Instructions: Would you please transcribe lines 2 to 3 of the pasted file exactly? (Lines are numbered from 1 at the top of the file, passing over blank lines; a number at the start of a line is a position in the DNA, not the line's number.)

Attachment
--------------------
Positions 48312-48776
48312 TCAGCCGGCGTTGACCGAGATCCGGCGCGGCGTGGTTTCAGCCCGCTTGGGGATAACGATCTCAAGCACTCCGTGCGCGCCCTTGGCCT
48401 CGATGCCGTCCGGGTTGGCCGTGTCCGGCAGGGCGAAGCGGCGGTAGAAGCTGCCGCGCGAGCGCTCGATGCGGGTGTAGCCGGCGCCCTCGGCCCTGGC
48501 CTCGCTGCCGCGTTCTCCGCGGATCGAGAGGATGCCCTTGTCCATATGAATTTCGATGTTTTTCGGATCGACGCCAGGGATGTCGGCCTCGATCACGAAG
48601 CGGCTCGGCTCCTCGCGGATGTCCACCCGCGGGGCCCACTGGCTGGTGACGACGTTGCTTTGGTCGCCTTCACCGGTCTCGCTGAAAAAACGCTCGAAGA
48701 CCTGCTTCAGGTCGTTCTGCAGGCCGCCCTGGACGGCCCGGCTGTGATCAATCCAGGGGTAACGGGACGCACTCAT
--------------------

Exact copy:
48312 TCAGCCGGCGTTGACCGAGATCCGGCGCGGCGTGGTTTCAGCCCGCTTGGGGATAACGATCTCAAGCACTCCGTGCGCGCCCTTGGCCT
48401 CGATGCCGTCCGGGTTGGCCGTGTCCGGCAGGGCGAAGCGGCGGTAGAAGCTGCCGCGCGAGCGCTCGATGCGGGTGTAGCCGGCGCCCTCGGCCCTGGC